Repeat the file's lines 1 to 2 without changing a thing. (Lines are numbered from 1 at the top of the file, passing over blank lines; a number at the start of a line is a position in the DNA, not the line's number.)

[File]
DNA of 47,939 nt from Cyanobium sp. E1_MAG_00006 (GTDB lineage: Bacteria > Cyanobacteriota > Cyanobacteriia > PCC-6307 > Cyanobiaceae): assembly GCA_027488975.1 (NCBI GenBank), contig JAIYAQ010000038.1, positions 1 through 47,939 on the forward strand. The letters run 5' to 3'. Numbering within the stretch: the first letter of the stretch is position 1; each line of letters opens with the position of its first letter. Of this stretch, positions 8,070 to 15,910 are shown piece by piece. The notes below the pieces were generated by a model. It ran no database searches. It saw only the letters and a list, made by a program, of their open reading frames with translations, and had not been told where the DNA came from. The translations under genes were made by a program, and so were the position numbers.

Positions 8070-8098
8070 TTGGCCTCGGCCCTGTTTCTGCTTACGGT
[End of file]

DNA of 47,939 nt from Cyanobium sp. E1_MAG_00006 (GTDB lineage: Bacteria > Cyanobacteriota > Cyanobacteriia > PCC-6307 > Cyanobiaceae): assembly GCA_027488975.1 (NCBI GenBank), contig JAIYAQ010000038.1, positions 1 through 47,939 on the forward strand. The letters run 5' to 3'. Numbering within the stretch: the first letter of the stretch is position 1; each line of letters opens with the position of its first letter. Of this stretch, positions 8,070 to 15,910 are shown piece by piece. The notes below the pieces were generated by a model. It ran no database searches. It saw only the letters and a list, made by a program, of their open reading frames with translations, and had not been told where the DNA came from. The translations under genes were made by a program, and so were the position numbers.

Positions 8070-8098